The Introduction and opening chapter examine treatises on natural history, geography, and medicine to establish what Shakespeare’s contemporaries thought about the air. Particular emphasis is given to humoral psychology and the belief (reflected in the well-known etymology of inspiration) that air powered and influenced the imagination. But this breeze, Preedy argues, could blow in two directions. Anti-theatrical tracts deploy airy rhetoric to castigate plays as mere breath (castles in the sky) or, worse, super-spreaders of “contagious affect” (78). This provides a new context for understanding Theseus’s ironic dismissal of poetry as “airy nothing” in A Midsummer Night’s Dream and the contrast between Antony and Cleopatra, whose lyricism partakes of the fluidity of air and clouds, and the down-to-earth Octavius. 3 Meanwhile, as Preedy shows, Macbeth seems to dramatize early modern fears that befouled air might transmit demonic influence and trigger hallucinations.
Chapter 2 considers a wide range of dramaturgical strategies—such as gestures, stage properties and machinery (ranging from fans to simulated thunder), and costumes—that served to bring air into focus in performance. Divided into four lengthy sub-sections, it investigates 1) airborne contagions and the tendency to confound material and moral pollution; 2) geo-humoral theories of the air’s variance in different regions and nations; 3) representations of wind, rain, and storms on stage; and 4) atmospheric and celestial portents such as birds, eclipses, and comets, the latter of which affected individual human psyches and whole kingdoms by infecting the air. Aerographic passages from several dozen plays attest that Tudor and Stuart dramatists were fascinated by all of the above but the concentration of them in the works of Heywood and Dekker marks them out “as especially attentive to the shared aerial experiences that implicitly connected their dramatic fictions to the actual air breathed by players and playgoers” (136).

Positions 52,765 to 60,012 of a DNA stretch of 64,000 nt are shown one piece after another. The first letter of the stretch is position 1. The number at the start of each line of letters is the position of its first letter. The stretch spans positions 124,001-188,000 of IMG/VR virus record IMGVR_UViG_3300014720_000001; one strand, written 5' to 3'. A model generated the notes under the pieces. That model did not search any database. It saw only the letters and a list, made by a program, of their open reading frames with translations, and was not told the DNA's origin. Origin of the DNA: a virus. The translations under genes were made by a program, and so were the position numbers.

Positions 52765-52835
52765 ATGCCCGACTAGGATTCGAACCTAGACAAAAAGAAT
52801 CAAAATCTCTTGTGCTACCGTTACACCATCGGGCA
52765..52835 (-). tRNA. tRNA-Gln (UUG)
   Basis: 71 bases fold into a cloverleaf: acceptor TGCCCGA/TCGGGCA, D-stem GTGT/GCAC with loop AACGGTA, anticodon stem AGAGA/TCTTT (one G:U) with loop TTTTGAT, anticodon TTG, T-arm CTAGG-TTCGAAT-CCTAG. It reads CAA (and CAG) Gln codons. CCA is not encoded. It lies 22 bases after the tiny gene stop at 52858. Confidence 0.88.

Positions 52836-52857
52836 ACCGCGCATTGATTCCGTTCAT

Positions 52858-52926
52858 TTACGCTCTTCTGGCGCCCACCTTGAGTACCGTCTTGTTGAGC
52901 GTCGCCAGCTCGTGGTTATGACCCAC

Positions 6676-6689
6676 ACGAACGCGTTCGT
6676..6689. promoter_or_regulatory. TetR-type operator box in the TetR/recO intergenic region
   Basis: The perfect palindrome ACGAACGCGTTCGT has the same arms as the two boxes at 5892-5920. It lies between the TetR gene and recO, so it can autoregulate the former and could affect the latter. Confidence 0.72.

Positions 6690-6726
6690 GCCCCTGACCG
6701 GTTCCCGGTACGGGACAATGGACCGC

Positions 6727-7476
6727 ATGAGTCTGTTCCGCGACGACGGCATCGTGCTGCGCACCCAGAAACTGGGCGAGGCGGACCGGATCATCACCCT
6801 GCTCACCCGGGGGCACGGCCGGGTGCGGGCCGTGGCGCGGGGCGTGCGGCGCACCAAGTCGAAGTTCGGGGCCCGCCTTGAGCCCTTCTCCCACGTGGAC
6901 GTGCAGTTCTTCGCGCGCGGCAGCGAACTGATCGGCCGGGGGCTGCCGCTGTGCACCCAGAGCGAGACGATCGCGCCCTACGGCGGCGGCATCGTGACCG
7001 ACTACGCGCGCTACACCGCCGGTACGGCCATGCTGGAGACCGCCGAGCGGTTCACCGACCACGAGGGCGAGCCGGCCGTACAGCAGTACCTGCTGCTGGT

Against the backdrop of Francis Bacon’s The History of Winds, Chapter 3 presents the open-air playhouse as a testing ground for human mastery of the air through “propulsive mechanisms” (143) such as sailing ships, projectiles, and flying machines. Indeed, the first section reminds us that the rise of Britain’s commercial empire depended on an ability to understand and harness the power of the winds, as foregrounded by the opening of Marlowe’s The Jew of Malta, when Barabas inspects a kingfisher’s bill (regarded as a sensitive wind gauge) and weathervanes to monitor the progress of his argosy. In the middle third of the chapter, Preedy traces how bows and guns like those wielded by, respectively, Shakespeare’s Titus and Marlowe’s Tamburlaine might launch the audience’s imagination skyward. The final segment continues this trajectory with a survey of flight fantasies in Dekker’s Old Fortunatus, Greene’s Friar Bacon and Friar Bungay, and Marlowe’s Doctor Faustus. Preedy argues that levitation stunts seem to nurture the dream of flight by generating “kinaesthetic empathy” (142) in the spectator but cautions that Greene and Dekker deflate the prospect with comedy, while Faustus’s grisly fate checks humanity’s aerial ambitions: “projectiles rise only to fall, and so do mortal aviators” (196).